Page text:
Plato assumed that knowledge was possible and attempted to explain and answer the aforementioned questions concerning knowledge- its nature and the extent to which a human can know- with his theory of the Forms and the analogies of the Sun, Divided Line and the Cave. Plato was a writer and a teacher. His writings are in the form of dialogues, with Socrates as the principal speaker. The Allegories of the Sun, Divided Line and the Cave describe symbolically the dilemma in which humans find themselves and offers a remedy. The Allegories offer most of Plato's major philosophical assumptions: his belief that the world revealed by our senses is not the real world but only a copy of it. He claimed that the real world can only be apprehended intellectually and through education.
Plato never fully laid out his Theory of the Forms in any one dialogue and therefore, any explanation of the theory involves compiling pieces of the theory as they appear in Plato's writings. All the following excerpts regarding the Forms are from the dialogues of Plato and have been taken from the collected works translated by Benjamin Jowett, 3rd Edition 1892. These excerpts are meant to provide a reference to Plato's dialogues where the Forms are discussed.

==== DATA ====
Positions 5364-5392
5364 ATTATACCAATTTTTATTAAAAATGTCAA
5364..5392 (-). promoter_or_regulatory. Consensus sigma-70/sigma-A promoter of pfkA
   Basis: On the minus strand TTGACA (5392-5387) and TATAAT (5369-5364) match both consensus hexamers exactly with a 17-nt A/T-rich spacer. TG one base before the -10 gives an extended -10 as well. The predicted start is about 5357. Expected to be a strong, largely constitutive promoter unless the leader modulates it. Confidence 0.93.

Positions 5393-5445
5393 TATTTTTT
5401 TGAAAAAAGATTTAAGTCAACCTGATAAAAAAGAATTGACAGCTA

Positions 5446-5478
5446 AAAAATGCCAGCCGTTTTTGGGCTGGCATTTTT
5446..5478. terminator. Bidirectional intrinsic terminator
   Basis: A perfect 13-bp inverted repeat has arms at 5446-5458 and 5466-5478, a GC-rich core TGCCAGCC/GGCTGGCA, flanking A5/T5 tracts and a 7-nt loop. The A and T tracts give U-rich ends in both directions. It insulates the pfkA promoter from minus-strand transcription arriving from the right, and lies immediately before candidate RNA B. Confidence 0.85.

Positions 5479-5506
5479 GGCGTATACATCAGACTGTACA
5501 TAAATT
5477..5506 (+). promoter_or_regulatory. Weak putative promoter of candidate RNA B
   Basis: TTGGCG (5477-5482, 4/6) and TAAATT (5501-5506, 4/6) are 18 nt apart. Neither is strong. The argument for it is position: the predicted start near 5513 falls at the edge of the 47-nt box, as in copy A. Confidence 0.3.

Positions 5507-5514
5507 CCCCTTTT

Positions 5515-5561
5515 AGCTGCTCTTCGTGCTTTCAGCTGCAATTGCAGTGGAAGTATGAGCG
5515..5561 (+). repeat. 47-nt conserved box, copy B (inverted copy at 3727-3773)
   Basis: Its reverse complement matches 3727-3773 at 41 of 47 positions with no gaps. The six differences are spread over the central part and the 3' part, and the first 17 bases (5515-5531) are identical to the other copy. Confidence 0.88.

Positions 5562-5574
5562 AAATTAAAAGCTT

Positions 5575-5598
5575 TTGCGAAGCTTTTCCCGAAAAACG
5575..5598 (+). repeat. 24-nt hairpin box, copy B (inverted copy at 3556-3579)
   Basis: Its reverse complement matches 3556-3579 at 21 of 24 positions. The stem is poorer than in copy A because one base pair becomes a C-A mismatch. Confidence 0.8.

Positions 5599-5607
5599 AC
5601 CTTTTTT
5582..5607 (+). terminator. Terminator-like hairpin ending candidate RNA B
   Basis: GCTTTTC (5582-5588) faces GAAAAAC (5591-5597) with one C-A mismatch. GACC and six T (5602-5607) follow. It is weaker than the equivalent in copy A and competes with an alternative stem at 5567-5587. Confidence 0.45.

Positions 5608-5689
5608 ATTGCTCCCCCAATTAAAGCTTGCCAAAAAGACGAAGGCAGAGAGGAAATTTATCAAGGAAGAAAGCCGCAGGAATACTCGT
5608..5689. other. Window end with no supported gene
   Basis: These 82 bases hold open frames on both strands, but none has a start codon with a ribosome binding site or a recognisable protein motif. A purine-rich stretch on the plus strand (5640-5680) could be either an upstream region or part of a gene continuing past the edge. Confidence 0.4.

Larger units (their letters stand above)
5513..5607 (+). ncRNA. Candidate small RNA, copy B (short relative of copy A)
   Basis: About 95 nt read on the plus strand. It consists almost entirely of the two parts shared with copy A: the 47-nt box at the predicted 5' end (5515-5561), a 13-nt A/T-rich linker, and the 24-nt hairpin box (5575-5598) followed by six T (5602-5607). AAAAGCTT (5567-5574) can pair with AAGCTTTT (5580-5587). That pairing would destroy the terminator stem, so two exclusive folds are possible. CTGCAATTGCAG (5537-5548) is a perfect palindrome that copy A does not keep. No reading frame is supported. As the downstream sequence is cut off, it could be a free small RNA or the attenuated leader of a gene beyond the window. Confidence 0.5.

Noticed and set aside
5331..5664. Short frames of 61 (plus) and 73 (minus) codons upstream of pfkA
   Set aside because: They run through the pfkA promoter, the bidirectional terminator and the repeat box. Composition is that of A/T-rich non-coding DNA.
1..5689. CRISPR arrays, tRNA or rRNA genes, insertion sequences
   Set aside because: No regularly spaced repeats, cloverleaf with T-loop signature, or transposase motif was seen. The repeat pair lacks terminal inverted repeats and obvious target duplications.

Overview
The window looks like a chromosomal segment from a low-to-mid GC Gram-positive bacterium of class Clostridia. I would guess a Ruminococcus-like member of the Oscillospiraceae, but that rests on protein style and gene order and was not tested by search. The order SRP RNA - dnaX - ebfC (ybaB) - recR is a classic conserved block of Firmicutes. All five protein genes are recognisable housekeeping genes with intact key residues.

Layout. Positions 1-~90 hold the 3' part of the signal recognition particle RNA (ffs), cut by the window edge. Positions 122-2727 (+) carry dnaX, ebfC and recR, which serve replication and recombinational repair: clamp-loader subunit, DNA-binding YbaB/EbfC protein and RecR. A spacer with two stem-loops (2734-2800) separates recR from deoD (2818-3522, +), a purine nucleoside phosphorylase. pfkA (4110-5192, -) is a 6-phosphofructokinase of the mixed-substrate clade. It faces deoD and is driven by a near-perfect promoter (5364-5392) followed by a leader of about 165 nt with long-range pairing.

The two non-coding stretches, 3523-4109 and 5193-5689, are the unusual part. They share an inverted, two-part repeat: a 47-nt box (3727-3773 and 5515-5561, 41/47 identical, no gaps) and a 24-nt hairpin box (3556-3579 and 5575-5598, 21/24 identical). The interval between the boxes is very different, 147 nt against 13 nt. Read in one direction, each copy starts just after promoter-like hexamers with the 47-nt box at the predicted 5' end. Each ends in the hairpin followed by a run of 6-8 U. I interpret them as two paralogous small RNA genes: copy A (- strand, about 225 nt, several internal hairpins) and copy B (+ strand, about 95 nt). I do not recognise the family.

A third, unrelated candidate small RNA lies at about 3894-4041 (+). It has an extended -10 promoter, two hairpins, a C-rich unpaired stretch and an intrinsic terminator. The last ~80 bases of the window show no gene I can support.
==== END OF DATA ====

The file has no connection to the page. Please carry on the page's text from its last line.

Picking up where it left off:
The theory of the Forms suggests that there exists a level of reality or realm that is populated by the ideal forms of all things and concepts. Therefore, a Form exists for things like cars or stones and even concepts like beauty and justice. The Forms are eternal and unchallengeable. They enter into a partnership with the changeable matter, in order to produce the objects and examples of concepts that we perceive in the sensible world.
Plato maintained that the forms are invisible to the eye, but that our souls have seen them in the eternal realm prior to their incarnation into a physical body. He said that the soul retains a memory of the Forms that is not accessible to the conscious mind. Plato argued that Philosophers can achieve a state of perceiving the Forms directly by participating in dialectic. He said that through dialectic, ...
An explanation of Plato's analogies of the Sun, Line and Cave is determined.